911 Levy No Longer Under Consideration

A UBCM working group looking into the potential for a province-wide levy on all wireless devices that connect to 911 services has concluded that there is not sufficient support for this initiative among BC local governments.

The review into the delivery of 911 services was undertaken by the Union of BC Municipalities in partnership with the Province. The goal was to expand province-wide 911 service, improve public safety, and to look at ways that changes to the system might be funded through a province-wide levy on wireless devices. The funding formula was to be agreed to by the Province, local government and industry. To facilitate this process UBCM created a working group and hired a consultant to prepare a report on the issue, the report was considered at the 2013 UBCM Convention and endorsed.

A number of service gaps and technological changes in the delivery of 911 services were identified in the paper. The report pointed out that these changes would require new revenue sources to meet public demand due to the variety of platforms that BC residents now use for communication such as video streaming, photo sharing and text messaging.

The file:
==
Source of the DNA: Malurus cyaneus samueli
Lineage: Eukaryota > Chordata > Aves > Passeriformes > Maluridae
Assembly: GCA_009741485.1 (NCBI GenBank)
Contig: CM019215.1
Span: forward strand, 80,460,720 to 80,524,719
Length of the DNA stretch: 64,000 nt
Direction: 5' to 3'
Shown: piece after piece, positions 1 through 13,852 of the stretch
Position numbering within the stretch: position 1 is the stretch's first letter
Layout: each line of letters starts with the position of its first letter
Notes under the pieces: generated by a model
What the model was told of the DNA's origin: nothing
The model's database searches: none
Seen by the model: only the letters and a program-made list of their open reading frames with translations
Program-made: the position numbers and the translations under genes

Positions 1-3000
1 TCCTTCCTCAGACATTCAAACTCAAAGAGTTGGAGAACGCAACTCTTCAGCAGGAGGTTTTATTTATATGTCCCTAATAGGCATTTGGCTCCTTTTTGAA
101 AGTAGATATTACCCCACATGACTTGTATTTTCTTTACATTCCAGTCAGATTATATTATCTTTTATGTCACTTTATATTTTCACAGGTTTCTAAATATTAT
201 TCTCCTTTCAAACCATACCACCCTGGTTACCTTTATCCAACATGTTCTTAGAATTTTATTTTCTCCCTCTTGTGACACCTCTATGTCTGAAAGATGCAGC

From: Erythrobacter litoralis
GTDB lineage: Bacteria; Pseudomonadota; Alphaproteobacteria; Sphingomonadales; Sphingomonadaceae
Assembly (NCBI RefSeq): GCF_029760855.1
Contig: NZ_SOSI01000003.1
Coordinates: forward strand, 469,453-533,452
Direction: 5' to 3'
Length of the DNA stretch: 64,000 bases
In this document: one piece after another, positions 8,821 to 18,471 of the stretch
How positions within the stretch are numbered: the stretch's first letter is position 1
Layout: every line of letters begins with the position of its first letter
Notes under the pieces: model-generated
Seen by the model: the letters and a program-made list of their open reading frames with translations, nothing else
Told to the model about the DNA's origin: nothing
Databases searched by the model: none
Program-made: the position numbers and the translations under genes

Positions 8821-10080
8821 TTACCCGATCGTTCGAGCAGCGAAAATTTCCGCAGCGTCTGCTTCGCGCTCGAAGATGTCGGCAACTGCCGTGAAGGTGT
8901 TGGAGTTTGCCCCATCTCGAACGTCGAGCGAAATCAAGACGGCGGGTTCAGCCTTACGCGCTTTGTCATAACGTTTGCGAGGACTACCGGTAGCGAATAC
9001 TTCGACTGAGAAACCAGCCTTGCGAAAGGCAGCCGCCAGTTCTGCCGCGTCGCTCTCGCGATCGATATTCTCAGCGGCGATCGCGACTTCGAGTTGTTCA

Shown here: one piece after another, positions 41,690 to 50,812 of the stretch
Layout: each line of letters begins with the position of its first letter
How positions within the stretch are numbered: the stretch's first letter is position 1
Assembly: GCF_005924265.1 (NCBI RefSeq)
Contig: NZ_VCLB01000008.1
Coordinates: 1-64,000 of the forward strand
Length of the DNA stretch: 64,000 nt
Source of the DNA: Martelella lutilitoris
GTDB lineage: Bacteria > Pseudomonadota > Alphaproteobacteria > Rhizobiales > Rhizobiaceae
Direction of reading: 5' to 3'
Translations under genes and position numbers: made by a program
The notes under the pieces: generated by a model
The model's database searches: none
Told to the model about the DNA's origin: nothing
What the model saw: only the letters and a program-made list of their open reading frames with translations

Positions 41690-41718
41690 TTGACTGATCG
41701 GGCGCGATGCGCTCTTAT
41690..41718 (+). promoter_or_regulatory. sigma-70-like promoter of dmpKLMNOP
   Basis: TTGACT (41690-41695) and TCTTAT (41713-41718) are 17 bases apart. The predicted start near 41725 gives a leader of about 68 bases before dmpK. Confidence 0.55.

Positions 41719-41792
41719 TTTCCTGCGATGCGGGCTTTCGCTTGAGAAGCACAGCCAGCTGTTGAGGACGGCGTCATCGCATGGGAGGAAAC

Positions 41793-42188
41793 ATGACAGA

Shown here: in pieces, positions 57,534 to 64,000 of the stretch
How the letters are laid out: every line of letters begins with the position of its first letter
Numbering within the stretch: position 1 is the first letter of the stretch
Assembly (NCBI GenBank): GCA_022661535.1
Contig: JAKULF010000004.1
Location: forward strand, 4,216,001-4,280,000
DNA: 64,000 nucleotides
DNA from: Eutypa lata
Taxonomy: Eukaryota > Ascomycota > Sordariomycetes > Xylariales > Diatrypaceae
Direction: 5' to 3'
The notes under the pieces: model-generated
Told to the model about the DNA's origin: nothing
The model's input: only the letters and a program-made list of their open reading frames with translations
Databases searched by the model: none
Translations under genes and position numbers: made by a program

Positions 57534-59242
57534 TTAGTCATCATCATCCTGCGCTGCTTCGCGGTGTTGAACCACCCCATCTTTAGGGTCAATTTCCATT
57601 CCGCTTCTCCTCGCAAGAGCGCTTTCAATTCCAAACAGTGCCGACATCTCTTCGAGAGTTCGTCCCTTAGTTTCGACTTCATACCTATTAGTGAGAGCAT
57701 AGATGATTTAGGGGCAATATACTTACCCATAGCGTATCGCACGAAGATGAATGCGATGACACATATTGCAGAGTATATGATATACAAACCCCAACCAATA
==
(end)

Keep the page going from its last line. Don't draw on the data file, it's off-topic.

Following the 2013 Convention, UBCM tested support for a province-wide levy on wireless devices. The Greater Vancouver Regional District (GVRD) Board considered the issue, but did not support the levy since it would likely increase the cost of the service to local taxpayers. Currently 911 services are funded in the GVRD through an assessment-based property tax at a cost of approximately $4.00 per household.

After receiving feedback from members on the issue, UBCM consulted with the working group on the next steps in the process and it was agreed that there was no opportunity to move forward at this time. However, a number of the local governments involved in the process indicated that they might pursue the issue on a local basis and examine the introduction of a 911 levy on wireless devices at a regional level.

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